My mom was my best friend. She molded me into the woman I am today. She believed in me, believed I could achieve anything I put my mind to. She was my cheerleader right up to the moment I sat on her death bed, seven months pregnant, and understanding that she was dying. Her hospice nurse said she could see the love and special connection I had with my mom which was vastly different from the estranged relationship I had with my dad. She had me come out of the room and told me I needed to tell her it was ok to die. I’m like how does someone tell their mom it’s ok to die. I was broken. Yet I did what she told me and within the hour – she was gone. Gone from my life forever. I almost went into labor at that moment.
When my daughter was born, i missed having my mom there. I never thought I’d go through the birth of my first and only child without my mom right by my side. From the birth, we had problem after problem. I needed my mom more than ever. I lived in a place far away from home. Little to no support rendered me helpless and I had to remember all the comfort and words my mom taught me about being stronger than your circumstance. I dealt with what seemed like a constant barrage of problems with Brittany’s health. She was born with a malformed hip socket and had to wear four diapers until she was four months old. Then we had to manage her colic which was exhausting. Many nights driving around in the car at 2 am in the morning trying to get her to sleep. Again I missed my mom’s advice and support. A girl just needs her mamma.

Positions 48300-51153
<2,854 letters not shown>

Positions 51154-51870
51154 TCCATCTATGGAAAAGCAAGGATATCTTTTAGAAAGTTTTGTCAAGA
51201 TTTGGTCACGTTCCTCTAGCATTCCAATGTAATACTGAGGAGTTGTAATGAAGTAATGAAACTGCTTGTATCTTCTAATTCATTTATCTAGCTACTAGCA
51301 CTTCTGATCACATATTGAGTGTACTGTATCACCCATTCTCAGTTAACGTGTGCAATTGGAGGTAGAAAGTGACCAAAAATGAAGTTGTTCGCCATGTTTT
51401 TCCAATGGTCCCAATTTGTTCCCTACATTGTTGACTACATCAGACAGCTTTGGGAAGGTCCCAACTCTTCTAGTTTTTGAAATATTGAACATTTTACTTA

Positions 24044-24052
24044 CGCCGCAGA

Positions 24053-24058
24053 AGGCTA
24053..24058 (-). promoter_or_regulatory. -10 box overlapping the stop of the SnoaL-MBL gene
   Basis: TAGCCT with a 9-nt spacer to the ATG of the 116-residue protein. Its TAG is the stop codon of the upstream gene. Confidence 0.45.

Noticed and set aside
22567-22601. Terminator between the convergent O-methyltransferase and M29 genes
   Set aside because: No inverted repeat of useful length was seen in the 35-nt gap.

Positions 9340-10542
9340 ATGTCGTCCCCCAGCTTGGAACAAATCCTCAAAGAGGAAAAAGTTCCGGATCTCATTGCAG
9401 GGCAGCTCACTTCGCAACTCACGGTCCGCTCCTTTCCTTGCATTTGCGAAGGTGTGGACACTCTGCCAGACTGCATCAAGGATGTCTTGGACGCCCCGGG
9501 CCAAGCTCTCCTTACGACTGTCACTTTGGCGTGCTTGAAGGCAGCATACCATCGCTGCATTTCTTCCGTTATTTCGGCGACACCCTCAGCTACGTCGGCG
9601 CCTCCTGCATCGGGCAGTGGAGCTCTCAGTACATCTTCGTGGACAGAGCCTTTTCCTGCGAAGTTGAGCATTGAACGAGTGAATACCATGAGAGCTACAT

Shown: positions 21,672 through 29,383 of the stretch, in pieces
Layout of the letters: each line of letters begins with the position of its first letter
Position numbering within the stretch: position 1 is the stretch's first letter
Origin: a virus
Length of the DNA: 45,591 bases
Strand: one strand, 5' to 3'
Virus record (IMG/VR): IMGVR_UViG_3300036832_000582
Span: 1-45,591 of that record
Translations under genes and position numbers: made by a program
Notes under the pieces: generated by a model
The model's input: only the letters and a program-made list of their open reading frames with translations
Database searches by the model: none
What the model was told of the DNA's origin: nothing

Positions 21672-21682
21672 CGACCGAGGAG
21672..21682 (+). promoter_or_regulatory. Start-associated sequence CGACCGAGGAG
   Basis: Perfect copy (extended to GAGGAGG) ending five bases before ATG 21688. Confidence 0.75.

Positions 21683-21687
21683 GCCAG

Then while in nursing school, my daughter was diagnosed with Epilepsy. That changed my world. Again I needed my mom, yet had only memories of supportive conversations we had over the years to overcome various hurdles. Over the next 12 years Brittany was diagnosed with even more devastating Epilepsy and Crohn’s disease. Again and again I missed my mom’s advice and love. In looking back, I’m not sure how I survived all that. Those years were the worst without my mom.
But the worst time of all was the 12 hours of torture while I watched my daughter’s decline after a life changing episode of Status Elipticus that caused complete organ failure. She died within 12 hours of being admitted. I needed my mom more than ever. How does a mother of a child who died work through this grief without her own mom – i am not sure. I was raised to be a strong woman. Thank God for that. I think sometimes my mom raised me the way she did to prepare me for what I would have to endure as an adult and parent.
A girl always needs her mamma. RIP Mom 9-16-88.
Until next time,